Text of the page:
However, you have to keep in mind that it is a default option and you need to specify the different investment allocation across the different asset classes.

Auto choice – Lifecycle Fund

The auto choice is a good option for individuals who do not have the expertise of managing NPS account or would rather want the investment allocation to be automatically adjusted according to their age. In auto choice, the proportion of the funds invested across the asset classes will be automatically determined by the age of the subscriber. If you would want your equity exposure to reduce as you get older, the auto choice will be the best choice for you.

There are three different options within the Auto choice based on different risk profiles. These are Aggressive Life Cycle, Moderate Life Cycle and Conservative Life Cycle and are suitable for aggressive investors, moderate investors and conservative investors respectively.

In the aggressive life cycle, a maximum of 75% will be invested in equities until 35 years of age. The equity exposure will gradually reduce and the exposure to other assets such as corporate bonds and government bonds will increase.

The Moderate life cycle comes with a cap of 50% of the total investments in equities and conservative life cycle with a cap of 25%.

Minimum contribution:

The minimum amount in NPS is same for all the options. The minimum amount per contribution is Rs.500 and the minimum contribution per year is Rs.6,000. You can either invest lump sum or make contributions as per your convenience. Currently, few of the banks have auto-debit feature for NPS customers where a fixed sum of money will be automatically debited from their savings account.

Tax efficiency: The contributions made under the National Pension Scheme are eligible for tax deductions. For salaried and self-employed individuals, investment of up to Rs. 50,000 in Tier I NPS account in a financial year qualifies for tax deduction under Section 80CCD (1B) of the Income Tax Act. This is in addition to Rs.1.5 lakh allowed under Section 80CCD (1) for investment towards NPS. So overall, a subscriber can claim an income tax deduction of up to Rs. 2 lakh in one financial year.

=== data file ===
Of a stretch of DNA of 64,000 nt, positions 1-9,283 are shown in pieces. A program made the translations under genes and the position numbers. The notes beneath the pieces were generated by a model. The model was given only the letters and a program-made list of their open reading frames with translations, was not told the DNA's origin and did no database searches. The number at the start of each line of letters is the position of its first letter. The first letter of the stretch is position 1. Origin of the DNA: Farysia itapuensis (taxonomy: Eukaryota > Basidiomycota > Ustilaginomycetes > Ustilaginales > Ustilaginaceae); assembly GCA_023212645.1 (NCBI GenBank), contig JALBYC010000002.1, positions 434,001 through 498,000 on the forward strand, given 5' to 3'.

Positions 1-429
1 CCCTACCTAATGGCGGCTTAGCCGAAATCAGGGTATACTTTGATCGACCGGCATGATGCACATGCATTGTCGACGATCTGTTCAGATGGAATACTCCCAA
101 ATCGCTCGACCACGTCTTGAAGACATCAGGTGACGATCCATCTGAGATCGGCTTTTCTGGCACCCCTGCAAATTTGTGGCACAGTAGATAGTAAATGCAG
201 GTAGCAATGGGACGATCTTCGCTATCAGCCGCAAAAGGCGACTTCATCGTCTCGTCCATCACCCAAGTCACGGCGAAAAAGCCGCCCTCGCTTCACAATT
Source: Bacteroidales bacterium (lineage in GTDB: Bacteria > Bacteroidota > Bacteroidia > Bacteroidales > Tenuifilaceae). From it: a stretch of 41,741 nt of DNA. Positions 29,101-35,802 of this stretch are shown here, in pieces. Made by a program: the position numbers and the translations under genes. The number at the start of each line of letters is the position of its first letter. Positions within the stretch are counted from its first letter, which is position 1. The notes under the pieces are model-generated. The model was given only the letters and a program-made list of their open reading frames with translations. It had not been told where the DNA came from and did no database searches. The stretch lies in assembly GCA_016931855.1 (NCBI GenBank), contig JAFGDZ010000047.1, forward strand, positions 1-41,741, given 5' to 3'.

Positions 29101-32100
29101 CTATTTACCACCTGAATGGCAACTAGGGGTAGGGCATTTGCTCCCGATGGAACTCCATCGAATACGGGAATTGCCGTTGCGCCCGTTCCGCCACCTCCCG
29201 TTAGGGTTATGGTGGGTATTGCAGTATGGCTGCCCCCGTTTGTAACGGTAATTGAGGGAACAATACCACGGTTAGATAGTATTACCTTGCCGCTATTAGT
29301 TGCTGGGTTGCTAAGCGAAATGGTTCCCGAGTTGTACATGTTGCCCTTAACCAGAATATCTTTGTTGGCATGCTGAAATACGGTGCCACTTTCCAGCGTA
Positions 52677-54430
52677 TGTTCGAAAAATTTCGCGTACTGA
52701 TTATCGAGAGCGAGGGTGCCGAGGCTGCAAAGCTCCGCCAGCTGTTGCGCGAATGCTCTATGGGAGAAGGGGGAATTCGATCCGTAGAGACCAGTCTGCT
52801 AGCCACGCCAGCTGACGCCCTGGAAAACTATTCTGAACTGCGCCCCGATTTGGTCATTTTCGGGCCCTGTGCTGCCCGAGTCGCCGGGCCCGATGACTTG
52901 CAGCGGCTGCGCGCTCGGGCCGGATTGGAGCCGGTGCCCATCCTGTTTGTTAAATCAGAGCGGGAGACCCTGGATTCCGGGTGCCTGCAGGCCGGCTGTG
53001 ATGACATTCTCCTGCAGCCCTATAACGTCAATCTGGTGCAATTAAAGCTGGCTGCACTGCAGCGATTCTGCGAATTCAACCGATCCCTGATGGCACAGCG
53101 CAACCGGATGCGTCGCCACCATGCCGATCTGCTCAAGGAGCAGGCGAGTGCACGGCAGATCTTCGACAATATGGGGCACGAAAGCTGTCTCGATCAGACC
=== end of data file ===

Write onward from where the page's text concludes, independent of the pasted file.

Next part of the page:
How to apply:

There are 8 pension fund managers in NPS Tier 1. Some of these pension funds include HDFC Pension Management, ICICI Prudential Pension Fund and Kotak Mahindra Pension Fund.  Many banks offer NPS. You can easily open an NPS account by visiting your bank branch or other points of presence corner. You can also open a pension account under NPS online through eNPS where you have to upload a few scanned documents after which you will be routed to a payment gateway to make the transaction.


The returns given by NPS will depend on asset allocation. The equity asset class has the potential to give higher returns than government bonds. According to data on NPS Trust, NPS Scheme – E (Tier 1), the pension fund managers have given returns between 10% to 15% since inception as on 31st March 2019.

Conclusion: NPS is a good retirement option. With NPS, you have the option to manage your own asset allocation or make it automatic. Your portfolio is diversified with various asset classes such as equity and debt which helps in reducing risks as well earn the benefits of different asset classes. However, the only limitation of the National Pension Scheme is the annuities which need to be brought after the maturity date. The NPS has gone through a series of changes making it investor friendly and it is likely that it will continue.

Related articles:

Comparative Analysis of EPF and PPF

Employee Provident Fund (EPF)